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Scattered Pictures #1: 58-Year-Old Chris Wells at "24? 25?"
"I was so afraid of being myself. I was still in the closet, at least to my family. I think I felt the only way to be free was to go somewhere far away."
This is a new series called “Scattered Pictures” in which contributors share an old photo and its backstory. - Sari Botton
Chris Wells is a writer/performer/teacher and the founding Artistic Director of The Secret City, a secular church of art founded in NYC in 2007. He’s married to the painter Robert Lucy. Chris has just finished his first novel, Je Suis Fatty Gay.
Here’s what I see when I look at this picture: me, in my mid-20s, 24? 25? Wearing black rubber bracelets made popular by Madonna. The cigarette. (God, I loved smoking.) The ashtray—maybe from Greece—which lived in our house growing up and my mom gave me when I got my first apartment. This however was not my apartment, the couch isn’t mine. So, where was it?
I’m glad I’m not standing so you can’t see how high waisted the jeans were. Black turtleneck, which I wore back then when I wasn’t too overweight. Is my hair dyed? I dyed it a lot in my 20s—bleach blond, black, silver, green.
There’s an ease in my pose that I don’t associate with myself, certainly not at that time. My 20s were chaotic. I struggled with stability: keeping jobs, holding onto apartments, paying bills on time, remembering to check the oil in my car. The 20s are typically a time of striving, but what I recall was trying to move forward and bashing into things constantly. Interesting, then, that here I look so at ease. But I still couldn’t place the couch. I messaged my friend Cheryl who sent me the picture awhile back, asking if she knew where it was taken. She responded:
“Oh darling, you were house sitting. It was either 89 or 90 and we had just walked to the grocery store. We were walking down the sidewalk and we were giddy and laughing and carrying on and the bird of paradise bush was growing next to the sidewalk and the two of us wrestled out that flower. We went home and made salad and drank port. We were listening to the Gypsy Kings and singing. It was perfect.”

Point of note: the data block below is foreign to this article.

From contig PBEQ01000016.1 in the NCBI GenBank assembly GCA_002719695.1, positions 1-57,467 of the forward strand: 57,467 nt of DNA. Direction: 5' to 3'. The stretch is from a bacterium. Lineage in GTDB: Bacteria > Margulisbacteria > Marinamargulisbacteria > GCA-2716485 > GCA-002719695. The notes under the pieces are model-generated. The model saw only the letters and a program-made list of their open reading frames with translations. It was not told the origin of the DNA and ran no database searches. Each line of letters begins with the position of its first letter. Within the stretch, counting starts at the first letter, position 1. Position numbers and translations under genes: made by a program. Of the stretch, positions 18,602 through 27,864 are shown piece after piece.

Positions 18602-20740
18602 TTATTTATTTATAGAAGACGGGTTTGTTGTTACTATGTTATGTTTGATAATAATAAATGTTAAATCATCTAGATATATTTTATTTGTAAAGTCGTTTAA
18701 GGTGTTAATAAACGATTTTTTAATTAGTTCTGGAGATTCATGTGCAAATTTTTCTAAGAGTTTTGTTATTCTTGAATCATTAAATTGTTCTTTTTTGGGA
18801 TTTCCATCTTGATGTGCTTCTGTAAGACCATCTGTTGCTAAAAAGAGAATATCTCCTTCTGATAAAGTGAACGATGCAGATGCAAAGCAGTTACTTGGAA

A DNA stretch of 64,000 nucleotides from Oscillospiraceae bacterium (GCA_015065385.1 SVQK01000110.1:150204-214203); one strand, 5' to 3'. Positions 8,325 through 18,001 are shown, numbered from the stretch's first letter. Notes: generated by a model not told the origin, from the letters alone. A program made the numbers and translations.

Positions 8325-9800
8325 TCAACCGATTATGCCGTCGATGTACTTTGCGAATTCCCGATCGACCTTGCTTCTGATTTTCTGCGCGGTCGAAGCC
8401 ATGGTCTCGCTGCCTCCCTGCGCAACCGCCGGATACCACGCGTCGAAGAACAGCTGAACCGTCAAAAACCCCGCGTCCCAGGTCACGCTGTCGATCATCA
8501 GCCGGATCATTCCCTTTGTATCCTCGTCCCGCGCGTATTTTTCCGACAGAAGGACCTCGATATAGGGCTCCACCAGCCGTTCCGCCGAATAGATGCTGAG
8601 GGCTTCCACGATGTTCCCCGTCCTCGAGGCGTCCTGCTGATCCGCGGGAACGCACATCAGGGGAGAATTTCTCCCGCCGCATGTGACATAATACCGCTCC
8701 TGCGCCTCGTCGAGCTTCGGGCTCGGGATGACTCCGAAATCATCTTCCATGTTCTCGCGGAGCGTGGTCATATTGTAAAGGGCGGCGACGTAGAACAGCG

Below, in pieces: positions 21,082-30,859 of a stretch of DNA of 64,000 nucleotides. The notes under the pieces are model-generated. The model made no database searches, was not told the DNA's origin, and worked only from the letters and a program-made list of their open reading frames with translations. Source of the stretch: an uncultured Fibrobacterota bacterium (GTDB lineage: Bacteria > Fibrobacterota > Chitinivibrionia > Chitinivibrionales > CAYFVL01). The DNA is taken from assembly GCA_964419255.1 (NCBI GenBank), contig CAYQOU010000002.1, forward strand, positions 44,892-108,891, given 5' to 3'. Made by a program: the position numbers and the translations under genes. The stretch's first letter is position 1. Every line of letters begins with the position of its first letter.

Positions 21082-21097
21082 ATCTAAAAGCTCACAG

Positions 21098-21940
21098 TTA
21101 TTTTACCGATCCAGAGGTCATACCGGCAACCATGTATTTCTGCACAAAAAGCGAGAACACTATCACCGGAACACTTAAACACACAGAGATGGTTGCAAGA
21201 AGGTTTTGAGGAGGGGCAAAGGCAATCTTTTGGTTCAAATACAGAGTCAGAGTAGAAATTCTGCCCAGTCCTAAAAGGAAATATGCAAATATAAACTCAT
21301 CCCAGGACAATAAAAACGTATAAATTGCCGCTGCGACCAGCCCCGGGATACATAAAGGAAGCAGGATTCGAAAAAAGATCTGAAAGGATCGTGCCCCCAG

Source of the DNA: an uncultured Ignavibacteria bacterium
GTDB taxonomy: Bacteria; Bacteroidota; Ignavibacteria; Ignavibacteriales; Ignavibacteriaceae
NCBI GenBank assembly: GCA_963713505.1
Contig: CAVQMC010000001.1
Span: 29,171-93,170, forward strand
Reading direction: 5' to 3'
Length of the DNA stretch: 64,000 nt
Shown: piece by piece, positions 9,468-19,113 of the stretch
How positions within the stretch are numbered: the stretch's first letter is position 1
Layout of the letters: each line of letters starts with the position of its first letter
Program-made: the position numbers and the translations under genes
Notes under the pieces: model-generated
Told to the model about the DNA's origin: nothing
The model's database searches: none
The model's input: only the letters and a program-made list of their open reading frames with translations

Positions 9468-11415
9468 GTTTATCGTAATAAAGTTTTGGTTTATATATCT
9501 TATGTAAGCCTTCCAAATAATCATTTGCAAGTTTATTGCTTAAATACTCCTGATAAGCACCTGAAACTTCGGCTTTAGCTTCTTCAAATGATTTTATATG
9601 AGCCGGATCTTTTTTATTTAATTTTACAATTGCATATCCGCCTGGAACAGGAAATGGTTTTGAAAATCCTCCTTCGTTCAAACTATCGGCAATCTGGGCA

Thank god for friends, right? Especially those who remember the details of our lives better than we do. That first apartment I mentioned, I lived in for about a year-and-a-half. It was actually a bungalow built in the 1920s, to house people who worked in the orchards of North Hollywood. I was an actor, working at Samuel French Bookstore in Hollywood. Shortly after moving in I realized there was a gay bar a couple hundred feet from my front door, just up the alley that ran perpendicular to my street. That bungalow was the first place where I brought guys home.
But I was incapable of staying still. I liquidated the IRA my folks had started for me, put my stuff in storage and went to Europe, with the aim of moving to India. I was so afraid of being myself. I was still in the closet, at least to my family. I think I felt the only way to be free was to go somewhere far away. But after spending a lonely summer in Europe I moved back to LA, a friend hooked me up with this house-sitting gig and I set about rebuilding my life. Not long after I got back, my dear friend Cheryl visited from Canada, driving a red VW bus.
I love how, in her note, Cheryl said it was “perfect.” That time, that day. The photo is a gift, not just of the past, but of a new perspective. Maybe I was the bird. Maybe this was paradise.
-Chris Wells, 58.
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